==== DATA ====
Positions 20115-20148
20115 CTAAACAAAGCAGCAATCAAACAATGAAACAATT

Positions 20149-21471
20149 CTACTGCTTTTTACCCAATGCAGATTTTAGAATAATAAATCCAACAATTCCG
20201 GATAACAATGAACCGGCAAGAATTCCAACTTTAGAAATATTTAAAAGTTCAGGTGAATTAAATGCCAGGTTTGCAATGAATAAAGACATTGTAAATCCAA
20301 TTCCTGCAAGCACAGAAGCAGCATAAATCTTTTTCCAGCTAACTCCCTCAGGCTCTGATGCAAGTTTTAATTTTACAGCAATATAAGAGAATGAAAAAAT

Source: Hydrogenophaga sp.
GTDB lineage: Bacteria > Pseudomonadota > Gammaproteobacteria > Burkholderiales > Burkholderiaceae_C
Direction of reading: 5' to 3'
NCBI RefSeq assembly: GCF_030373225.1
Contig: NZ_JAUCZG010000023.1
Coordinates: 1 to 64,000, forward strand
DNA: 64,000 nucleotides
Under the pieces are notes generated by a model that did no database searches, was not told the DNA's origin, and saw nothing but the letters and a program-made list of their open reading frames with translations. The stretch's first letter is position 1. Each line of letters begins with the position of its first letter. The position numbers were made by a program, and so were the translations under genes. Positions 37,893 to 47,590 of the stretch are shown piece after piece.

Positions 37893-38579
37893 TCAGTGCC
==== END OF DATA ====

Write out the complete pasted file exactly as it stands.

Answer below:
Positions 20115-20148
20115 CTAAACAAAGCAGCAATCAAACAATGAAACAATT

Positions 20149-21471
20149 CTACTGCTTTTTACCCAATGCAGATTTTAGAATAATAAATCCAACAATTCCG
20201 GATAACAATGAACCGGCAAGAATTCCAACTTTAGAAATATTTAAAAGTTCAGGTGAATTAAATGCCAGGTTTGCAATGAATAAAGACATTGTAAATCCAA
20301 TTCCTGCAAGCACAGAAGCAGCATAAATCTTTTTCCAGCTAACTCCCTCAGGCTCTGATGCAAGTTTTAATTTTACAGCAATATAAGAGAATGAAAAAAT

Source: Hydrogenophaga sp.
GTDB lineage: Bacteria > Pseudomonadota > Gammaproteobacteria > Burkholderiales > Burkholderiaceae_C
Direction of reading: 5' to 3'
NCBI RefSeq assembly: GCF_030373225.1
Contig: NZ_JAUCZG010000023.1
Coordinates: 1 to 64,000, forward strand
DNA: 64,000 nucleotides
Under the pieces are notes generated by a model that did no database searches, was not told the DNA's origin, and saw nothing but the letters and a program-made list of their open reading frames with translations. The stretch's first letter is position 1. Each line of letters begins with the position of its first letter. The position numbers were made by a program, and so were the translations under genes. Positions 37,893 to 47,590 of the stretch are shown piece after piece.

Positions 37893-38579
37893 TCAGTGCC